Home Health World Liver Day 2023: 5 Yoga Asanas To Boost Liver Health And Stay Fit

World Liver Day 2023: 5 Yoga Asanas To Boost Liver Health And Stay Fit

World Liver Day 2023: 5 Yoga Asanas To Boost Liver Health And Stay Fit

Yoga for liver health | Asanas, Benefits and Risks

Because it is in charge of detoxifying our bodies, the liver is like the plumbing system of our bodies. We regularly put substances into our bodies through the food and water we consume, which may not always be healthy. The liver is responsible for helping the body get rid of wastes, poisons, and carcinogens. We must take care of this vital organ to maintain our health, and yoga is the ideal exercise to detoxify and stimulate the liver. Downward Dog, Child’s Pose, and Locust Pose are examples of specialized yoga asanas that gently massage, stimulate, stretch, and strengthen the liver.

Yoga breathing techniques called pranayama are used to improve liver health. Poor liver health can result in problems including liver cirrhosis, jaundice, hepatitis, and other illnesses. Regular Kapalbhati Pranayama and Anulom Vilom practice can effectively treat a range of liver issues.

Himalayan Siddhaa Akshar, Founder of Akshar Yoga Institutions




Formation of the posture

• Slowly drop your knees on your mat
• Place your pelvis on your heels and point your toes outward
• Keep your heels close to each other
• Place your right palm on your navel and your left palm on top of the right
Exhale and bend down
Inhale and come up

Adomukhi Svanasana
Formation of the posture

Begin on all fours, making sure that your palms are beneath your shoulders and your knees are below your hips. Then, lift your hips up, straighten your knees and elbows, and form an inverted “V.” Finally, keep your hands shoulder-width apart. Hold for eight to ten breaths while keeping your eyes on your big toes and pointing your fingers forward. Strive to push your heels all the way to the floor.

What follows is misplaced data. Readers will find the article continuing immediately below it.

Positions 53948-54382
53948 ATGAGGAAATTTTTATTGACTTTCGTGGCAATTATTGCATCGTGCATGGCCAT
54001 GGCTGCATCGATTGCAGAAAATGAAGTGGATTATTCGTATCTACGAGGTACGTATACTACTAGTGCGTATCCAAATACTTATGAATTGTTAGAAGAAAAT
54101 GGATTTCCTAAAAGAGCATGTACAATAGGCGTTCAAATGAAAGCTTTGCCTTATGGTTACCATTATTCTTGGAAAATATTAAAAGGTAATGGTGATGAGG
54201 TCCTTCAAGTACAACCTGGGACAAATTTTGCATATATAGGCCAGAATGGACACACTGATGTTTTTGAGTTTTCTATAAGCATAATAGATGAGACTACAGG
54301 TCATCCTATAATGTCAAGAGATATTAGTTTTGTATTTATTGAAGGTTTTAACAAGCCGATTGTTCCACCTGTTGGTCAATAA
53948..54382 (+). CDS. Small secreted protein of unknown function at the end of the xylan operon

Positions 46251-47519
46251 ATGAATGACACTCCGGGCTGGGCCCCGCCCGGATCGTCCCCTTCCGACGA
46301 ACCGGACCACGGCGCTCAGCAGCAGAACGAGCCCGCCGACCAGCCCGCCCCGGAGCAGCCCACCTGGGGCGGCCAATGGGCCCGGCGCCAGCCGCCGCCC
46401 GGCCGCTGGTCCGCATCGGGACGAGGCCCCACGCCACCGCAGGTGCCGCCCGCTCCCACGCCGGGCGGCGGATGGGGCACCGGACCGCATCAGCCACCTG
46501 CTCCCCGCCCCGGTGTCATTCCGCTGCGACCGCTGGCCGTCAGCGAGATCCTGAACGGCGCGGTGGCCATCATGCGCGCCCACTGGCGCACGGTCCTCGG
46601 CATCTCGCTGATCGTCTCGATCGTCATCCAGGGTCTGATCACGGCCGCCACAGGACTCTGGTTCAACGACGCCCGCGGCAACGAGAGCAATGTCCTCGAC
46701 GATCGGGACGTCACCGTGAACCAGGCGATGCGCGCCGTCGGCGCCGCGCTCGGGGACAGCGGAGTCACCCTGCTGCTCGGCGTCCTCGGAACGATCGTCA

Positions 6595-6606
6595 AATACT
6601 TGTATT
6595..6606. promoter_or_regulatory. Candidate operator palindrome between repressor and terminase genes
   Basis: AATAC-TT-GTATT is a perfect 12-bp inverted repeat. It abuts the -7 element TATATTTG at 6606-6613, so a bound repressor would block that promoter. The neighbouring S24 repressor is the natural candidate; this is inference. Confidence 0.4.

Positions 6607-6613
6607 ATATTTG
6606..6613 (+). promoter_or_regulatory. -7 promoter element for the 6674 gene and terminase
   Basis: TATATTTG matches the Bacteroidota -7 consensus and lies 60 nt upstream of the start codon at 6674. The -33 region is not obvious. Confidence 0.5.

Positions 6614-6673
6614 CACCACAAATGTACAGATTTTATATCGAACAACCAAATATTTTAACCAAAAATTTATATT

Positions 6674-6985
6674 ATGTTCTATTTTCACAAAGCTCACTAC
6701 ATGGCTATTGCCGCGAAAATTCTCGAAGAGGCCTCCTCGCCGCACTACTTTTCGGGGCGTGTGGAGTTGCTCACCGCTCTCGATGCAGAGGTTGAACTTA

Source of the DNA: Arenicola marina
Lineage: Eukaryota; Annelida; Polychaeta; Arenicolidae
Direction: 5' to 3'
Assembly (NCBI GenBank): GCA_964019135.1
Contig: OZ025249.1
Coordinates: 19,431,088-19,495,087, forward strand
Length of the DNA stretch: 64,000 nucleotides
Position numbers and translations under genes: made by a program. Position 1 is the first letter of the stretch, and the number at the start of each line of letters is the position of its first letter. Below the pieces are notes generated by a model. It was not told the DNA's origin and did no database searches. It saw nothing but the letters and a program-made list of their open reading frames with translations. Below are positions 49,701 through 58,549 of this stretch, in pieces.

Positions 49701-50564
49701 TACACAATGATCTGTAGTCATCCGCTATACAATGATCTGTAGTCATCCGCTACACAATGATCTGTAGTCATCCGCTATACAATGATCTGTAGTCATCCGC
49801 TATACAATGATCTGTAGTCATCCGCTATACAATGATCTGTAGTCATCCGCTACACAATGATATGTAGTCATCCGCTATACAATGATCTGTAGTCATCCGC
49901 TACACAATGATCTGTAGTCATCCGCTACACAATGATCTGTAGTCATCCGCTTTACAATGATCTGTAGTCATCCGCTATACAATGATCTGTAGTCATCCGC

Shalabasana (Locust Pose)

Formation of the posture:

• Lay on your stomach with your palms behind your thighs. • Take a deep breath in (Purak), hold it for a moment (Kumbakh), and then lift both of your legs up at the same time. Put your chin or forehead on the ground. • Make sure your knees are straight and your feet are together.

Pranayama technique

Kapal Bhati

“Kapal” means “skull” and “bhati” means “shining” or “illuminating” in Sanskrit. The Skull Shining Breathing Method is another name for this Kapalbhati Pranayam.


Straighten your back, close your eyes, sit comfortably (for example, in Sukhasan, Ardhapadmasan, or Padmasana), place your palms on your knees with the thumbs facing up (in Prapthi Mudra), and sit in any comfortable position. • You can forcefully expel all the air from the diaphragm and lungs by compressing your stomach; • Inhale normally and focus on exhaling with a short, rhythmic breath;

Bheej Dhyan/Seed Meditation

Aarambh Dhyan, sometimes referred to as Seed Meditation, and Beej Dhyan both mean “seed” or “origin.” This method establishes the groundwork for your meditation routine. With the aid of this approach, the practitioner can cultivate contemplative energies that support the body’s natural meditative state.

Yoga not only improves liver health, but it also helps the liver and spleen work better. You can begin slowly by meditating and doing these breathing exercises for three to five minutes, and as you build confidence, you can extend the time.


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